This article was written by Collin Szewczyk and was originally posted here.
The U.S. Forest Service will consider various methods, including a reservation system for overnight visitors to the heavily traveled Snowmass-Maroon Bells Wilderness, to better manage the glut of hikers flocking to the popular area each year.
Calling Conundrum Hot Springs “our biggest problem,” District Ranger Karen Schroyer said Tuesday that the process to limit use there would begin next year, and other facets of an adaptive management plan would follow. She and other representatives of the Aspen-Sopris District met with the Pitkin County commissioners to outline challenges facing the region.
The agency will conduct an environmental assessment of the wilderness area, as well as a review under the National Environmental Policy Act, Schroyer said.
The permitting process will reward those who plan ahead with a more enjoyable excursion, she said.
One idea being tossed around it to have visitors watch a video and take a test on www.recreation.gov before a permit would be issued. The goal is for people “to have what actually might be a wilderness experience in the wilderness,” Schroyer said.
“I think this plan will allow us to limit use as needed as we move forward in the future,” she said. “At Conundrum Hot Springs, for instance, we can allow 20 groups of people at one time. … That would dramatically limit overnight use on some heavy holiday weekends up there, because in the past, we’ve had upwards of 75 groups at a time camping.”
The Four-Pass Loop would be more complicated because there are four or five trails that can access that trek, she said.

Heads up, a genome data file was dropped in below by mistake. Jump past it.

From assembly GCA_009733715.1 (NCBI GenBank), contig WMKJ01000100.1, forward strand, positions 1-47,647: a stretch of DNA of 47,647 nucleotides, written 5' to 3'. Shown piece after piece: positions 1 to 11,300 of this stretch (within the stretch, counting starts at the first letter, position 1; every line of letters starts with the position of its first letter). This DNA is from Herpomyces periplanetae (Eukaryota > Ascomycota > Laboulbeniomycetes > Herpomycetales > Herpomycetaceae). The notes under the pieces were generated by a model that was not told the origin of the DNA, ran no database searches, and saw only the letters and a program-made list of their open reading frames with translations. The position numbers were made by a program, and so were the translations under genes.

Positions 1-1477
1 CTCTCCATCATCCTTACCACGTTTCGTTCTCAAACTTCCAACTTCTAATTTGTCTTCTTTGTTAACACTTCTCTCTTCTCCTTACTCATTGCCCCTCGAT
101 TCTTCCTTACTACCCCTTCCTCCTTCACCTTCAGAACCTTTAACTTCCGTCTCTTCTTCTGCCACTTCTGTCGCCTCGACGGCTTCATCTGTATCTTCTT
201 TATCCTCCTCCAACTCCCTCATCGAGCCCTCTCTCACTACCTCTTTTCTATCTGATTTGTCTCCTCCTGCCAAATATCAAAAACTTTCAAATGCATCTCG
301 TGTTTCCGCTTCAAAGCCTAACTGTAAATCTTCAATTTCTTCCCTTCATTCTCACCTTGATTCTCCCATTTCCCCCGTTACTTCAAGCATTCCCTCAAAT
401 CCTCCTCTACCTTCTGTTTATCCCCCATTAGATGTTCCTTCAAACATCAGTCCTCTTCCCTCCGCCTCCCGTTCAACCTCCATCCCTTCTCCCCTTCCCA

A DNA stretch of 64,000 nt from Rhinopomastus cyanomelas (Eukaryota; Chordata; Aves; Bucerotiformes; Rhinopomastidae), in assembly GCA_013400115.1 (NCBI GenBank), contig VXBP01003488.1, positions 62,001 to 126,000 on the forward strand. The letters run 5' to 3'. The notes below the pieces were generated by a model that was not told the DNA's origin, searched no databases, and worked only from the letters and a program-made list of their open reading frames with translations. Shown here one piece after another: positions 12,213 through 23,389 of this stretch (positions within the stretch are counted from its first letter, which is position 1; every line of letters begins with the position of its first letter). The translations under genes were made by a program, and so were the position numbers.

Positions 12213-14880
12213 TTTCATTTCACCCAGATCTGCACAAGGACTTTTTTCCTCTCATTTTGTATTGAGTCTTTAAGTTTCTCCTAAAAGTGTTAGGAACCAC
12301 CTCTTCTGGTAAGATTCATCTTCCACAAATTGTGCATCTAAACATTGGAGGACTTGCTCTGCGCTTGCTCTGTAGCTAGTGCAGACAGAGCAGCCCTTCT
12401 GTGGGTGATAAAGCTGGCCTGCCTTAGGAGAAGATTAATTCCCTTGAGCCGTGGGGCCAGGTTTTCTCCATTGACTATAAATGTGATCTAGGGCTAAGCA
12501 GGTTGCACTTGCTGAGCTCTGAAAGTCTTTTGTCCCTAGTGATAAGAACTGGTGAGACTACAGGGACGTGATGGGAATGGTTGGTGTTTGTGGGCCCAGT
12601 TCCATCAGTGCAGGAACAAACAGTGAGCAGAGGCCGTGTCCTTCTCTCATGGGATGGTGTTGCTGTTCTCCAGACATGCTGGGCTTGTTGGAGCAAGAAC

“We want to get Conundrum Hot Springs, which I would say is our biggest problem, under way, and get that implemented, and then we’ll jump into the Four-Pass Loop after that, but nothing [will happen] before summer 2017,” Schroyer said.
A public comment period will also be held ahead of implementation.
The district’s lead wilderness ranger remained in the Bells area over the winter to develop a capacity analysis, Schroyer said. That effort was funded by a grant from the Aspen Skiing Co.’s Environment Foundation.
“Through this analysis, we’ve come up with basically a baseline capacity limit for the entire wilderness, not just from the Four-Pass Loop and Conundrum,” she said. “We’ve learned, through reaching out to many other forests and wilderness areas that are already under permit systems, that the best thing to do was not to focus on one or two areas [but] to think broad in the terms of long-term management of the wilderness area.”
An adaptive management plan to allow the Forest Service to make changes throughout the entire wilderness based on yet-to-be-determined thresholds is being put together. The wilderness area will be broken up into zones based on different drainages, and each will have a capacity assigned to it.
“Once those capacities are reached, we’re looking at different opportunities for management,” she said. “We’ll identify more specific designated dispersed campsites. If we’re having problems with human waste, we’ll require wag-bags so they can carry out their human waste.”
Campsites may also be relocated to address issues that come with high use.
Schroyer said specifics will be outlined in the proposed action plan, which will be forthcoming within the next month. She noted that the Garfield County commissioners recently gave the thumbs up to the adaptive management plan.
Pitkin County Commissioner Michael Owsley suggested that the Aspen schools be involved in the public process, since students often hike in the Snowmass-Maroon Bells Wilderness on school trips.
“It’s contributed to the education of eighth-graders for 40 years, and the one experience that they can actually recall and cherish in school, is that experience in outdoor education,” he said.
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